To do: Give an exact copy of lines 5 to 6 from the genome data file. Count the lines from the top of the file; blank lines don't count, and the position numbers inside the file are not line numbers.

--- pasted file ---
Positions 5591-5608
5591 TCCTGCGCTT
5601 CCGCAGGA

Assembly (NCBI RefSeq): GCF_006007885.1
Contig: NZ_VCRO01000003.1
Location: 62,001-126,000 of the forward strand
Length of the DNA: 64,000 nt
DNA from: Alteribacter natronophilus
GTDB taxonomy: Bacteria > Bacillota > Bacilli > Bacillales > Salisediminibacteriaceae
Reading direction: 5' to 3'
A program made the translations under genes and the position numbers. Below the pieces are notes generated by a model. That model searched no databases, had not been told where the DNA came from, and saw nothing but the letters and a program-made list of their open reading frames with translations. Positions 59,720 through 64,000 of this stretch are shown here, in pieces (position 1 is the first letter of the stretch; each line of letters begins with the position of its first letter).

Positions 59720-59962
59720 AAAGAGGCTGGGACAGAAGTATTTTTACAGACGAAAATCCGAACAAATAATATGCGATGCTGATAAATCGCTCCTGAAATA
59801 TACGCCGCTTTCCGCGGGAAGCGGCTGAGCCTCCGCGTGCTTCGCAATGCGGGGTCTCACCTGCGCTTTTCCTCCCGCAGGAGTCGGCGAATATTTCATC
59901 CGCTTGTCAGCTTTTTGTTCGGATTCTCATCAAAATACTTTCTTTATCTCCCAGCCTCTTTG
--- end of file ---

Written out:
Contig: NZ_VCRO01000003.1
Location: 62,001-126,000 of the forward strand